The diagnosis is capitalism

Several years into the post Capital Paradox era, laments of the “recovery” that ain’t continue. In one example, Matt O’Brien at the Washington Post notes where the Federal Reserve has put interest rates, asks “what gives?” — and comes close to a moment of clarity:

What does it mean that the economy “needs” low rates — indeed, negative once you account for inflation — to get to full employment? That shouldn’t happen in a world, like our own, where investments have positive returns. Companies should always want to invest, hiring workers in the process.

Well, the answer is one part psychology and another part supply and demand. People, you see, just might be too scared to invest in anything that doesn’t look super-safe, unless there’s a bubble that looks super-profitable.

But this isn’t just a mental problem. Real rates might also be negative, because there’s more supply of lendable funds but less demand for investment. Or, in English, there’s more money chasing fewer opportunities. (emphasis mine)

In the sense that Matt is describing, control of interest by the central bank essentially functions as a system-wide business subsidy, the point being to make investments more beneficial than they otherwise would’ve been. Without such manipulation, tons of decisions that went one way would have gone the other. The assumption built into this policy, reflected in Matt’s confusion, is that the encouragement of more opportunities leads them to self-perpetuate — investment endlessly begats more investment.

If at this point you’re asking “waitaminute, if they do lead to more investment then why does it have to be nudged to begin with?”, congratulations, you’re a fellow Crank. Reasonable reinvestment is a no brainer, all else being equal, so if reinvestment broadly stalls without steroids then a large chunk of the investments prior are basically bubble chasing & short-sighted boondogglery, a.k.a. malinvestment. The bubbles bursting & outlandish projects being mothballed en masse are what correction to the mean looks like.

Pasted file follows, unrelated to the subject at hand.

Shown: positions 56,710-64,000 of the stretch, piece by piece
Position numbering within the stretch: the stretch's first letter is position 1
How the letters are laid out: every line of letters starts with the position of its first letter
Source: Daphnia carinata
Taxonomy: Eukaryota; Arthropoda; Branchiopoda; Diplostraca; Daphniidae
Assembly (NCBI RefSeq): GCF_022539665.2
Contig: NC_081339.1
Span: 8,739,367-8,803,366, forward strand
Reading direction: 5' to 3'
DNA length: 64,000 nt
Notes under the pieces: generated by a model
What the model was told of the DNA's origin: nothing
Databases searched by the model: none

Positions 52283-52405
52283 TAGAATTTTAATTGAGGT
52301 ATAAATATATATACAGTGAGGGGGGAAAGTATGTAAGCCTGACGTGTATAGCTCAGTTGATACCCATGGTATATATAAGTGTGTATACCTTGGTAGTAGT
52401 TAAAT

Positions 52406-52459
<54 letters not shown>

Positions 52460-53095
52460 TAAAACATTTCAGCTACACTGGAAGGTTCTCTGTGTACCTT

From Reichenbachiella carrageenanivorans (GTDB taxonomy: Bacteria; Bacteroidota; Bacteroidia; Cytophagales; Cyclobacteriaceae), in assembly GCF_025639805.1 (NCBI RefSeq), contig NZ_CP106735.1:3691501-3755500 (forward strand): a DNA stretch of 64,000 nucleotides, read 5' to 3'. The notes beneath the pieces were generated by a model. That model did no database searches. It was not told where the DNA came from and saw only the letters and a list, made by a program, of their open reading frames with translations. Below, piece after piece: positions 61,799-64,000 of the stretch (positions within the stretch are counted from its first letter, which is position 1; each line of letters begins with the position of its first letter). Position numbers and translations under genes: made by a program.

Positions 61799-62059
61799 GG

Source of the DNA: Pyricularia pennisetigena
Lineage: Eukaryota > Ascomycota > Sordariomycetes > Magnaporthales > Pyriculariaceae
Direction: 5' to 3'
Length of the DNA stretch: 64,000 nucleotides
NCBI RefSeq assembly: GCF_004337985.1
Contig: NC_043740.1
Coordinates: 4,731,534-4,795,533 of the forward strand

Beyond just the actions of the Fed, there have all along been additional incentives provided by the state for investment as well, many of which are so common for so long they’re barely thought of or talked about anymore: various subsidies in the tax code, direct favors to politically connected industry (including resource theft), the monopoly grant that is IP law enshrining huge markups in even relatively simple consumer goods, etcetera. Taken as a whole, the rampant political favoritism to capital, while hampering most of the population in the name of false enrichment, has served as a training program of sorts as well, in that the height of big business has been bred to expect profit to be as easy as falling out of bed. The “need” of negative interest rates is because the system constructed cannot look to natural consumption patterns for survival, due to the wealth concentration that Matt is able to notice. When only a few people have the money to even bother, next to a wide swath of debt craters, of course opportunities shrink!

Reliance on behemoths built on our backs is what got us to this point. Sure, more bubbles can be created, but that is by definition short-term. The condition of the economy is less like having the flu & more along the lines of extreme hypertension with several blocked arteries — the lifeblood isn’t flowing like it needs to. Unfortunately, the ruling class would rather see the patient die than have that happen.


About b-psycho

Left-libertarian blogger & occasional musician.
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3 Responses to The diagnosis is capitalism

  1. Todd S. says:

    I like the hypertension analogy. Though I think the ruling class would rather sell us something to ease the symptoms than simply let us die. That way they can sell us more palliatives a few years later to counteract the effects of the first batch.

  2. B Psycho says:

    Reminds me, awhile back I saw a commercial for some shady loan company. One of the parts of their pitch: using the loan to pay off your other loan.

  3. Well said.

    Another aspect of this is usury vs. investment. Holders of financial assets are finding it more profitable to get people into debt than to produce more and better goods and services.

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